6. @tomlevine1 There's a thread on here I made which has some useful information. If you have any questions free to ask there (or PM me). I won't be much help if you're talking about soldering it yourself but I might have the basics down at this point. Even if you don't end up building it, it's a pretty solid option, in my opinion, and at least worthy of consideration. The Virtual Weber Bulletin Board has its own forum dedicated to HeaterMeter and there still seems to be some activity, though I feel like its died down since years past. I copied and pasted the image address from the Facebook photo. Probably not as ideal as a Google doc but it's something. Here
  7. I *built* a HeaterMeter for myself over the past few weeks. I took it for a test run earlier this week and am very pleased. I learned a few things, swore a few times, but I'm overall pleased with it (and myself). I haven't put together a list of costs yet, but I'm pretty sure it wound up cheaper than the commercial ones. Though maybe not by much. *And by built, I mean, ordered the parts and wired them together.
  8. Fantastic deal. I've seen a lot of posts on Facebook with deals like this. Made me try out my own Lowes to see what they had. No such luck. Going to try another one in a more upscale part of town this weekend. Don't know if that changes what they stock, but worth a try.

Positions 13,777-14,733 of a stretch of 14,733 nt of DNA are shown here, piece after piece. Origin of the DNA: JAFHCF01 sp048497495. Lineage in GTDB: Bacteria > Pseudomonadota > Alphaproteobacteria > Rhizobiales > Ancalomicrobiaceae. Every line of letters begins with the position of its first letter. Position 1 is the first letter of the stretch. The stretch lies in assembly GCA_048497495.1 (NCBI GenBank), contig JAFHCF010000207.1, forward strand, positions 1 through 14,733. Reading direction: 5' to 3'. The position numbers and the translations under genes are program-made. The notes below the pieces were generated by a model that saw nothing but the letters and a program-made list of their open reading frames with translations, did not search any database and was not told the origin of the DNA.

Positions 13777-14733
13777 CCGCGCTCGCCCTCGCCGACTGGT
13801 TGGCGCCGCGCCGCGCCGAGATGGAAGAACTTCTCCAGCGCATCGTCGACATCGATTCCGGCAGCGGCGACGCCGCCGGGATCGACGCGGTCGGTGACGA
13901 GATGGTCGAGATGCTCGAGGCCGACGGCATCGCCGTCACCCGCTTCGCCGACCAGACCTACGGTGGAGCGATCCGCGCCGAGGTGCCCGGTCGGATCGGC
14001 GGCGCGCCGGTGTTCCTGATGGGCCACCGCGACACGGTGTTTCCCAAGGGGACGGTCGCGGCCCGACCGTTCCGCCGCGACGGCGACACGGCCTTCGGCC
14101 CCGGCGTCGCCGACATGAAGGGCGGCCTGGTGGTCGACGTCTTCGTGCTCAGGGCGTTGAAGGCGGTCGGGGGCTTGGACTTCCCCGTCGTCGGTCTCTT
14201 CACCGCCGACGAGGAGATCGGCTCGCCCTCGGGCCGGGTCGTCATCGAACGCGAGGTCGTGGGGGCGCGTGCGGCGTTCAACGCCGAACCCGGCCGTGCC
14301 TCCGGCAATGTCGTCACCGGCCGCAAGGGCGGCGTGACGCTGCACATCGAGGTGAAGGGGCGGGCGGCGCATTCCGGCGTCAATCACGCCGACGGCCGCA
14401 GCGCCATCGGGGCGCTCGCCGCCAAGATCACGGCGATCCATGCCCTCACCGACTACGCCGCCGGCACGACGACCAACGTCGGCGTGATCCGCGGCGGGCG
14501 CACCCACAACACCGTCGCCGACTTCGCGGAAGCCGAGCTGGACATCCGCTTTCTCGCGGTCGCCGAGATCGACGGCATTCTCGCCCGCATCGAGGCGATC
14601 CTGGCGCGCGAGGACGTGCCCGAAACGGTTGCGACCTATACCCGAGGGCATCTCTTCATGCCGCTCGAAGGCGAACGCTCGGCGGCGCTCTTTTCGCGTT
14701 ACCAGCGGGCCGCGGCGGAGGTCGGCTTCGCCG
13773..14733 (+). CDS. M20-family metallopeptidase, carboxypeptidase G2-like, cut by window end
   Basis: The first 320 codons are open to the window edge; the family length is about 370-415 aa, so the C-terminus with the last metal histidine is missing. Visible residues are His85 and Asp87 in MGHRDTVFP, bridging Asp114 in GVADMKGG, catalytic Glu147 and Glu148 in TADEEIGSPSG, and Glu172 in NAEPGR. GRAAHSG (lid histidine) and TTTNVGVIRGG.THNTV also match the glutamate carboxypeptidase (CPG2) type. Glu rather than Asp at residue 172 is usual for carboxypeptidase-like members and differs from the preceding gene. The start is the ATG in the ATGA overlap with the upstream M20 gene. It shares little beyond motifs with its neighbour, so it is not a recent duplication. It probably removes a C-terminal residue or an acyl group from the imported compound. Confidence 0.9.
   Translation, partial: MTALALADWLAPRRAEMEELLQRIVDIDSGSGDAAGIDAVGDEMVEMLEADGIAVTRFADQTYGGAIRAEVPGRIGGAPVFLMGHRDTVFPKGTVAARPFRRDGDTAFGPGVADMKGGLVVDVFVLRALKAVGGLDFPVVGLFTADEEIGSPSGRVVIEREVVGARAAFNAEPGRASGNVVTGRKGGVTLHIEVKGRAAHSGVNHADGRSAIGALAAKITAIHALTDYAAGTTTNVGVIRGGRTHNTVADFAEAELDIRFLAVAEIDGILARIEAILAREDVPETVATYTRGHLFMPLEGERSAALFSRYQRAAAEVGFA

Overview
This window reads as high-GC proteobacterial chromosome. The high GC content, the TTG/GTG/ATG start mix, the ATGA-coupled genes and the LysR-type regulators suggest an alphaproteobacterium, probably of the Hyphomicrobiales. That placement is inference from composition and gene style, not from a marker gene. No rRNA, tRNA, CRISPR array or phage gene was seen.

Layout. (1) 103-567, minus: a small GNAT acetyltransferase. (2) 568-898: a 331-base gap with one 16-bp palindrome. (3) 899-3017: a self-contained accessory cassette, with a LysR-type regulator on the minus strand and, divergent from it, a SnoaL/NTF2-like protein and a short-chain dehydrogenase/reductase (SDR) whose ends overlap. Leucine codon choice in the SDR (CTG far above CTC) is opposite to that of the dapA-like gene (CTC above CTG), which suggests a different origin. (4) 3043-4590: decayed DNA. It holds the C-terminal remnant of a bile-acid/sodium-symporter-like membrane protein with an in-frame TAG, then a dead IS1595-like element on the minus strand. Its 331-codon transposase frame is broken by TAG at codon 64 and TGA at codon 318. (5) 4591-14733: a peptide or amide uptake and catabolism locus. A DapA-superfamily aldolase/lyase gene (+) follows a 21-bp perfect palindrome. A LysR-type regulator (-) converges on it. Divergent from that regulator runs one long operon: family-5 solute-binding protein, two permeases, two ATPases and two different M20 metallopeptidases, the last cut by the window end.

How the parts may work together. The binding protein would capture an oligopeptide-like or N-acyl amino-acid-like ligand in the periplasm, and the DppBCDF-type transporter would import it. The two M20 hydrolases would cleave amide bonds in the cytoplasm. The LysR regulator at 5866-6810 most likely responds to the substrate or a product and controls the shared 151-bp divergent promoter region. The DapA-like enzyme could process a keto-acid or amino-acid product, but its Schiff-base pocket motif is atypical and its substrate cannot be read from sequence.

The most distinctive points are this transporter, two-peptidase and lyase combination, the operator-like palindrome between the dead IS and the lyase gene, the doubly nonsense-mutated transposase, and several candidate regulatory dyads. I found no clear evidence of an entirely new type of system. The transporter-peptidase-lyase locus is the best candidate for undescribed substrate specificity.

9. I bought this about six months ago and it has seen use pretty much once weekly since then. I don't take it up past 500 regularly, but it has gone up as high as 600 when I lost track of the temperature once or twice. No complaints. It does what it says on the tin and it does it well. If memory serves it is 5/8 inch thick.
  10. I'm sure there are some places in Orlando, but if you're traveling around Florida "Just Grillin" in Tampa has plenty of KJ accessories as well as a slew of seasonings/sauces. I've only been there twice, but on my last visit I walked in for one thing and walked out $100 poorer.
  11. Great tip! Looked at their website and like what I see. I'll order some tonight.
  12. I have a Rigid Shop Vac and just bought a wicked expensive filter for the ash during my first cleaning of the grill. Money not very well spent, in my opinion, especially after seeing how poorly constructed it is and how quickly I assume it will get clogged. Gonna have to look for a bag next time. Thanks for the heads up.
  13. I've used KJ Big Block, Royal Oak, and Fogo black and have yellow bag on standby. IMO, KJ Big Block is too big for the classic joe unless I mix it and some smaller chunks from another bag. I'm afraid Fogo yellow will be the same size chunks. Right now Fogo black bag and RO are my go to''s. While we're on the topic, can someone share their experiences with "Jealous Devil" lump. I liked what they had to say about sustainability on their website and may give it a go. In particular, my wife is sensitive to a heavy smoke/charcoal flavor so I'm interested in opinions on that.
  14. Yes! Absolute legend. Thank you! I'm going to try and get everything wired up this weekend. It looks decently doable even for someone with few DIY skills. After that I'll test blower and servo outside of the grill. The probes are on order and I'm evaluating possibilities to mount to the grill. Many thanks.